UGA swimmer Callie Dickinson wins award as a top SEC scholar-athlete

Callie Dickinson during Georgia’s game against Kennesaw State at Foley Field in Athens, Ga., on Tuesday, May 2nd, 2023. (Kari Hodges/UGAAA)

Credit: Kari Hodges/UGAAA

Credit: Kari Hodges/UGAAA

Callie Dickinson during Georgia’s game against Kennesaw State at Foley Field in Athens, Ga., on Tuesday, May 2nd, 2023. (Kari Hodges/UGAAA)

ATHENS — When Callie Dickinson stepped onto the pitcher’s mound at Foley Field on Tuesday to throw out the ceremonial first pitch before Georgia’s game against Kennesaw State, few in the sparse crowd likely understood the significance of the accomplishment that put her there.

Earlier that day, Dickinson had been named a Boyd McWhorter Scholar-Athlete of the Year by the SEC. To receive the award means one has excelled at the highest level of both sport and academia.

UGA has produced only 11 recipients of the award since its inception in the 1980s. It is named for the former SEC commissioner, who also happened to be a Georgia Bulldog.

Dickinson seems a worthy recipient of the award, presented annually by the SEC to one woman and one man. Dickinson and LSU cross country runner Jackson Martingayle were selected by a committee of faculty athletics representatives from all 14 SEC institutions. Each will receive a $20,000 post-graduate scholarship.

As a swimmer, Dickinson is a six-time All-American and three-time All-SEC performer for the Bulldogs. In the classroom, she graduated summa cum laude in May 2022 with a bachelor’s degree in human development and family science while maintaining 3.92 GPA. Currently, Dickinson is pursuing a master’s degree in comparative biomedical sciences, tallying a 4.0 GPA in the fall semester and tracking to graduate this summer. She is intending to pursue a career as an orthopedic surgeon while also training for the upcoming World Championships and 2024 Summer Olympic Games.

She has both sides of scholar-athlete covered.

“I am honored to receive this prestigious award from the SEC,” Dickinson said in a UGA news release. “I want to thank the Faculty Athletics Representatives for this honor, as well as the University of Georgia’s academics staff for nominating me. I am grateful for the support of my teammates, The Georgia Way, and my coaching staff, especially my head coaches Stefanie Williams Moreno and Jack Bauerle. I will forever be thankful for the University of Georgia and the many opportunities it has provided for me.”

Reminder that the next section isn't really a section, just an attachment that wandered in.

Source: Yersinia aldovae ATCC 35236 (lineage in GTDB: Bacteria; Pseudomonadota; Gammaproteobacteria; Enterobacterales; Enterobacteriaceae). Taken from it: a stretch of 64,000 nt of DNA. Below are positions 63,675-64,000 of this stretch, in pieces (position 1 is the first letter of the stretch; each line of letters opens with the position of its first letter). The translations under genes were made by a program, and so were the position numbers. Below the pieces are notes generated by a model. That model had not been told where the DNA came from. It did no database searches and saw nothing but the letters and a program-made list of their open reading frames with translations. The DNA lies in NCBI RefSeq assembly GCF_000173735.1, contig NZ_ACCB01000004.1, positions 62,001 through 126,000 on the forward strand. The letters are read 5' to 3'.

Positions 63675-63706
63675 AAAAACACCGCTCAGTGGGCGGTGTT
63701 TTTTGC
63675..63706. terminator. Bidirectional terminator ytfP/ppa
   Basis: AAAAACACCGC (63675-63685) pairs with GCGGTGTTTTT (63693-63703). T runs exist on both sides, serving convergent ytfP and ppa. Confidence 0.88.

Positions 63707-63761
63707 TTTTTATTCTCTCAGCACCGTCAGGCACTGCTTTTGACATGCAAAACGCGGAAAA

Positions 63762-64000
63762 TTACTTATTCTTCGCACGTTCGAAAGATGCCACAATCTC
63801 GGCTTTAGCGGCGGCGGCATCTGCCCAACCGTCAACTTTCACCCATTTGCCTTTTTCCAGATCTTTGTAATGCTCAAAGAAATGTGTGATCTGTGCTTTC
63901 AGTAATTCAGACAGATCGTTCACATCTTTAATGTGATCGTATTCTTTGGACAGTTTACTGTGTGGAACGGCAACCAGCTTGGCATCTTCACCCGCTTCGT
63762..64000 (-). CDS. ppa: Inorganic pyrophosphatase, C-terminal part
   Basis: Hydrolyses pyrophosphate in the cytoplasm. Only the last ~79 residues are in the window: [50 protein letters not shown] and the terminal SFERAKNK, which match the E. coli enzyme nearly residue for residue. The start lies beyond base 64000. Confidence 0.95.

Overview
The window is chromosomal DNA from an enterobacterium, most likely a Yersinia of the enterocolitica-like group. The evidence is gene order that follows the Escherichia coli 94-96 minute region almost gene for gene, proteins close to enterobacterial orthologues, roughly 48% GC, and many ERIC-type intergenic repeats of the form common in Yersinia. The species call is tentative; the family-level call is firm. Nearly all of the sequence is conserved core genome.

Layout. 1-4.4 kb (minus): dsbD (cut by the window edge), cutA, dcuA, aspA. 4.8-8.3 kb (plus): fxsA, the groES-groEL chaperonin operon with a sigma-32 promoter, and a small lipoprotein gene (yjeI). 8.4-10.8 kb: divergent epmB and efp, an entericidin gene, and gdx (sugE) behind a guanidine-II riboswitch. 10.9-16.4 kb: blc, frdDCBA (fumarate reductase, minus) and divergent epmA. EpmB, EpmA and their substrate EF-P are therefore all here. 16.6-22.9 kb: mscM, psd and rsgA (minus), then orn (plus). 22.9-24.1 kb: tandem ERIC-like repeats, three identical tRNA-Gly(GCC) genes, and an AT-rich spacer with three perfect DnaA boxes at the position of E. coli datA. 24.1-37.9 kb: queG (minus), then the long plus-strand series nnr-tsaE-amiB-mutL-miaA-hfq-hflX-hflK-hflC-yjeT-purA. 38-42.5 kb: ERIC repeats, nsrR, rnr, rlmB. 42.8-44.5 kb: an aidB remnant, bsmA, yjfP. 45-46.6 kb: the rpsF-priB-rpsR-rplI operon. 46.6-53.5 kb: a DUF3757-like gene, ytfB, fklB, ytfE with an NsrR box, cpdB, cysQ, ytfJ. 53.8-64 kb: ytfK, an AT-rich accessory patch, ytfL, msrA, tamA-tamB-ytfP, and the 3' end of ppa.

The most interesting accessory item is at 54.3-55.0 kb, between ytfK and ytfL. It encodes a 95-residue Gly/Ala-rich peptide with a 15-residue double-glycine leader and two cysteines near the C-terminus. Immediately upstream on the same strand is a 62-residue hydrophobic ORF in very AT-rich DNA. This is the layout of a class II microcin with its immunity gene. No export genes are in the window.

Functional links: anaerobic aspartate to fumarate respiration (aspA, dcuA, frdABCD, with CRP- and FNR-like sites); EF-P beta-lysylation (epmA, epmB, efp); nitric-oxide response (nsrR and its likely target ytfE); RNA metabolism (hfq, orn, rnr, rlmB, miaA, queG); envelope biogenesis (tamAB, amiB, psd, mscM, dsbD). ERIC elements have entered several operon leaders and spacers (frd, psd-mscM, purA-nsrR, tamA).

The story behind Dickinson’s story is equally interesting. That Dickinson is even attending UGA is the result of a “flyer” that Bauerle took on her five years ago. At that point, she hadn’t produced the kind of times that typically bring scholarship offers from a powerhouse program such as Georgia. But Bauerle offered Dickinson practically sight unseen on the endorsement of her coach in Virginia.

“Jack Roach is a great, great guy, a long-time national team coach and we were together in Rio (de Janeiro Olympic Games),” the recently retired Bauerle said this week. “I’ll never forget, he called me and said, ‘Jack, do everything you can to get this young lady. She will be great in every way.’ And he was right.”

Bauerle said Dickinson’s accomplishments in the pool are the result of “100% effort, even at 5:30 in the morning. She was exceptional to be with as a coach and obviously she can read and write, too.”

Dickinson qualified for the NCAA Championships in all five of her seasons in Athens. She earned All-American honors six times, including first-team honors in the 800-yard freestyle relay and in the 200-yard butterfly. She medaled four times at the SEC Championships, she won four medals, including a silver medal this season in the 200-yard butterfly. She closed her career with top-10 times in program history in four events: 200-yard medley relay, 200-yard backstroke, 200-yard butterfly, and 100-yard butterfly.

Dickinson named an Academic All-American four times and made the SEC’s academic honor roll in all five seasons. At UGA, she received Presidential Scholar honors (4.0 GPA with 14 or more credit hours) three times. She is the president of the UGA chapter of the Blue Key Honor Society, a member of the Phi Kappa Phi Honor Society, a team representative on the UGA Student-Athlete Advisory Committee, and a member of the UGA Leadership Education and Development (L.E.A.D.) Academy.

So far, Dickinson has received the 2021 Michael E. Penland Family Research Award for kinesiology, the spring 2022 CURO Research assistantship and the Tucker Dorsey Memorial Scholarship Award for outstanding student leaders at the university. In fall 2021, she was designated as the lead researcher in a mitochondrial capacity study, with the project selected for presentation at two academic conferences.

UGA’s ‘McWhorter’ Recipients

1986 – Virginia Diederich (women’s swimming and diving)

1988 – Linda Leith (women’s swimming and diving)

1989 – Deanne Burnett (women’s swimming and diving)

1991 – Al Parker (men’s tennis)

1997 – Andy DeVooght (men’s swimming and diving)

2000 – Joey Pitts (men’s tennis)

2001 – Kim Black (women’s swimming and diving)

2012 – Wendy Trott (women’s swimming and diving)

2014 – Shannon Vreeland (women’s swimming and diving)

2015 – Maddie Locus (women’s swimming and diving)

2023 – Callie Dickinson (women’s swimming and diving)